Keanu scouring at the cameraLet’s be honest, there is not normally the space on a small college campus to have a vibrant recovery community. Being a student at small colleges means doing keg stands in the closet (I know, I did them). 18+ year olds who are wanting to be in recovery entering or going back to college — need one of these large or intentional colleges and universities because the school’s size, and intentions, matter for student sober support.

I revisited the CUCRC in June and then went to the AHRE conference in late June at Boston University. I heard, I listened and stood witness to the students who were part of these CRC’s from all around the country (and one is starting in Canada). I am still learning and know very little, but I do know that who is in recovery, how they define recovery and integrating all types is what these communities are all about. To be a member you do not have to have graduated from a treatment program nor have attended wilderness therapy, you just need a willingness to be part of it.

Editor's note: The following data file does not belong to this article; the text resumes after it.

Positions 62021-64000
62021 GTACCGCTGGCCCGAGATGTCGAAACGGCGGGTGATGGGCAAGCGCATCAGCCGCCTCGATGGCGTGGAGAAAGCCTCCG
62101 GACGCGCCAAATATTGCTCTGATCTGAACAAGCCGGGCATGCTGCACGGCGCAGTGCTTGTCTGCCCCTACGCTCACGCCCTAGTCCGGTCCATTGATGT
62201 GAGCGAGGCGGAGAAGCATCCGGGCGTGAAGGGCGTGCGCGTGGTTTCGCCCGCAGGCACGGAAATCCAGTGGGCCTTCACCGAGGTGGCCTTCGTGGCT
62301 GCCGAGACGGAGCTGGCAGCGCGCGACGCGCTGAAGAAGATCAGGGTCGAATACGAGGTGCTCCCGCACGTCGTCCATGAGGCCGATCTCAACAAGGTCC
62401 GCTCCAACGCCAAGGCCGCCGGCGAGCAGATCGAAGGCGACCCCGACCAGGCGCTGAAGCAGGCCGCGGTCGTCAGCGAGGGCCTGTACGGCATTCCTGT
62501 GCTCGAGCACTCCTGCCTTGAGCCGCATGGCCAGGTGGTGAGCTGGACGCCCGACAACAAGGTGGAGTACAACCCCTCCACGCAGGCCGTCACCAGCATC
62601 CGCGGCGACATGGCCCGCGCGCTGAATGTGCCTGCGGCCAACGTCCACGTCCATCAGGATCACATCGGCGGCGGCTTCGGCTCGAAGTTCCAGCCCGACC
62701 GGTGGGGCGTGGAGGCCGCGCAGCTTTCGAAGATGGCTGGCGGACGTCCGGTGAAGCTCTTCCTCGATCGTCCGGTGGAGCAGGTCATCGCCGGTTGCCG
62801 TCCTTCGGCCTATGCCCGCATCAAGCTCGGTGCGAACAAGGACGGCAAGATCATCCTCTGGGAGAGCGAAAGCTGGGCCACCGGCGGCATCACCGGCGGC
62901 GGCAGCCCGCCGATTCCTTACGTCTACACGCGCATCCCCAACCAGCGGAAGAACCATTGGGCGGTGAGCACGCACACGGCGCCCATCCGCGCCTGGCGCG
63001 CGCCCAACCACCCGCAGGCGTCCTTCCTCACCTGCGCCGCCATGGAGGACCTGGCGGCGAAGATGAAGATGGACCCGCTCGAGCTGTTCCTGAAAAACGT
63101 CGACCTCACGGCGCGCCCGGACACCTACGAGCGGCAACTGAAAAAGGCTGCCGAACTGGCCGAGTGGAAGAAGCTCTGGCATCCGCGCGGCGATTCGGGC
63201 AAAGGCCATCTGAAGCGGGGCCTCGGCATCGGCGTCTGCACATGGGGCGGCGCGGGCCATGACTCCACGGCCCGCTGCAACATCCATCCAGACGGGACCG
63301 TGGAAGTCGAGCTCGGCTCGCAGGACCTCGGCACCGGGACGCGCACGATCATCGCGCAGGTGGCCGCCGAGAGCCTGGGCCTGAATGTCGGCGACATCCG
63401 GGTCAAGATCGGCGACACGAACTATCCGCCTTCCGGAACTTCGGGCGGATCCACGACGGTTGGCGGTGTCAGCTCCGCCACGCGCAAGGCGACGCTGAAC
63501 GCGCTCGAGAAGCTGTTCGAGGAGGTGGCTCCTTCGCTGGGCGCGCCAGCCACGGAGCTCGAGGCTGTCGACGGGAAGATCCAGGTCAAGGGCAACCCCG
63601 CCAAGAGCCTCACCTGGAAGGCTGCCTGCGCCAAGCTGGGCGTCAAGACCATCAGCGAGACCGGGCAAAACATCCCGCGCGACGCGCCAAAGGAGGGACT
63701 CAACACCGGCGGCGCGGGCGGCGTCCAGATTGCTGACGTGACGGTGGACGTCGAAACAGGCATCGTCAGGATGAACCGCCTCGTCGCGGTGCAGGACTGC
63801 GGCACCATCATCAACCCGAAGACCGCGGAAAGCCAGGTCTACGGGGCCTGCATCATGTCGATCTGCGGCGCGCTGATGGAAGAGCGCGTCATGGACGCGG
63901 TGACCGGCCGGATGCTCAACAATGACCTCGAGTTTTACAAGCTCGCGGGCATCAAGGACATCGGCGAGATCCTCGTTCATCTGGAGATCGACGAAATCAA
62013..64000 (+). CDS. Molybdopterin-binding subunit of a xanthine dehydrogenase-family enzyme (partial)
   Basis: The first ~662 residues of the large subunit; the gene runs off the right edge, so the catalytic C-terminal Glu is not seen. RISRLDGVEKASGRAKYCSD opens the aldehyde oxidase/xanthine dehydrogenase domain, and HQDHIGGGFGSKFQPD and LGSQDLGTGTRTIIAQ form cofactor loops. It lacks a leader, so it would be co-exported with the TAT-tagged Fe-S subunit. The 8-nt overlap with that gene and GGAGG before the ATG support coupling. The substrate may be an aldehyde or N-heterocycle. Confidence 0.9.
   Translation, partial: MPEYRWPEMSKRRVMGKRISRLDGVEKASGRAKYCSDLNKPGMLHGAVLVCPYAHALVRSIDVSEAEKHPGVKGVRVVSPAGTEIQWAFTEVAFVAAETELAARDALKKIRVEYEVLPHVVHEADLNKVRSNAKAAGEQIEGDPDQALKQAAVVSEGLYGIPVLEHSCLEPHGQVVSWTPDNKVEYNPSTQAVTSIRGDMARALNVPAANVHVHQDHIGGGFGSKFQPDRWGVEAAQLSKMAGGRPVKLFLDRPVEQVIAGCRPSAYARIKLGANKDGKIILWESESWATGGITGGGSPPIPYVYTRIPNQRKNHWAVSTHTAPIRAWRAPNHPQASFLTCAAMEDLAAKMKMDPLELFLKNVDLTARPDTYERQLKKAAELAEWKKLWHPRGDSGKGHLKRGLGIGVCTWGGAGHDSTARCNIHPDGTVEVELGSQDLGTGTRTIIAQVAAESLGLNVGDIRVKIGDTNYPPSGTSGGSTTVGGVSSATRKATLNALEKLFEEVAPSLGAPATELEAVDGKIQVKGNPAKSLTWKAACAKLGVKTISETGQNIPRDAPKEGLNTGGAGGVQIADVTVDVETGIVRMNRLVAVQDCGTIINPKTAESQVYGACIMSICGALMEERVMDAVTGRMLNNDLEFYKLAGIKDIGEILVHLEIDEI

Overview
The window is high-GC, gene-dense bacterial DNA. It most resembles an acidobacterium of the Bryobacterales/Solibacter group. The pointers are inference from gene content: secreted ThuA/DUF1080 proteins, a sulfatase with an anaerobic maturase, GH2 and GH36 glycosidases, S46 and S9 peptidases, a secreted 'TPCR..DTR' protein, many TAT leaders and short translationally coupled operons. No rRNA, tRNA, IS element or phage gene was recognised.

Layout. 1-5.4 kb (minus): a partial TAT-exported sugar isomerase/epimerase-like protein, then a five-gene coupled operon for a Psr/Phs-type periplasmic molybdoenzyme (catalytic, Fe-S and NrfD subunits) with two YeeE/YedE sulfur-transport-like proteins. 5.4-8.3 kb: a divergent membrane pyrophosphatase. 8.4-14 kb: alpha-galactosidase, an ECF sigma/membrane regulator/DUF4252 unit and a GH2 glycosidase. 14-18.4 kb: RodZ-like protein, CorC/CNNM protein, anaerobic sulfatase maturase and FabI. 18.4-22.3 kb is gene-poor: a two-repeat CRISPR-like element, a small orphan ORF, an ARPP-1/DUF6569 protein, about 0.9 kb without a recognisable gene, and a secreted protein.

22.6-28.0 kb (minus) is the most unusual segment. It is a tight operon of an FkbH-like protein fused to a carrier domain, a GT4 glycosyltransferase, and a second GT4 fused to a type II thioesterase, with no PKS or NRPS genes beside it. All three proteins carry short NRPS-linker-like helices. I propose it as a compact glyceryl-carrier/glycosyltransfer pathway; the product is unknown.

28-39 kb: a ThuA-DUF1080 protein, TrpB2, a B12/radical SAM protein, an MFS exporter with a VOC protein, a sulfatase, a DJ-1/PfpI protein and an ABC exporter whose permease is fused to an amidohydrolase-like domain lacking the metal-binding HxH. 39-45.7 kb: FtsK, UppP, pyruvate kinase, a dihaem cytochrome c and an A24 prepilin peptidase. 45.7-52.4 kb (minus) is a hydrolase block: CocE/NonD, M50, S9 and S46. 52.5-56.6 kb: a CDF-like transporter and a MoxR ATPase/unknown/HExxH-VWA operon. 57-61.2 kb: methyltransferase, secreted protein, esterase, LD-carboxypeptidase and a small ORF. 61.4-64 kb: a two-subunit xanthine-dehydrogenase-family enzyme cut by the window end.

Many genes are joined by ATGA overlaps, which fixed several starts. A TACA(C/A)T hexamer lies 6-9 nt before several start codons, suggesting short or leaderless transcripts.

What is Collegiate Recovery Community (CRC)?

There are four components to CRCs described in a paper for “What do we know? And what do we need to know?,” about the burgeoning new support vehicle for students at risk)   (Each component varied based on the location.)

    All CRC’s have community, core members who are the heart and soul. I had the pleasure of hearing a panel of alumni and CRC members speak about their experiences. There were a couple of themes that I picked up on which regardless of your state of recovery it is just good for college and LIFE:
    • The relationships that were formed were and are still incredible and what was needed. (Read the last paragraph to see the next wave in CRC’s)
    • Transition in and out of the school was easier with the Collegiate Recovery community.
    • Like minded means education AND recovery.  Which means they felt safe.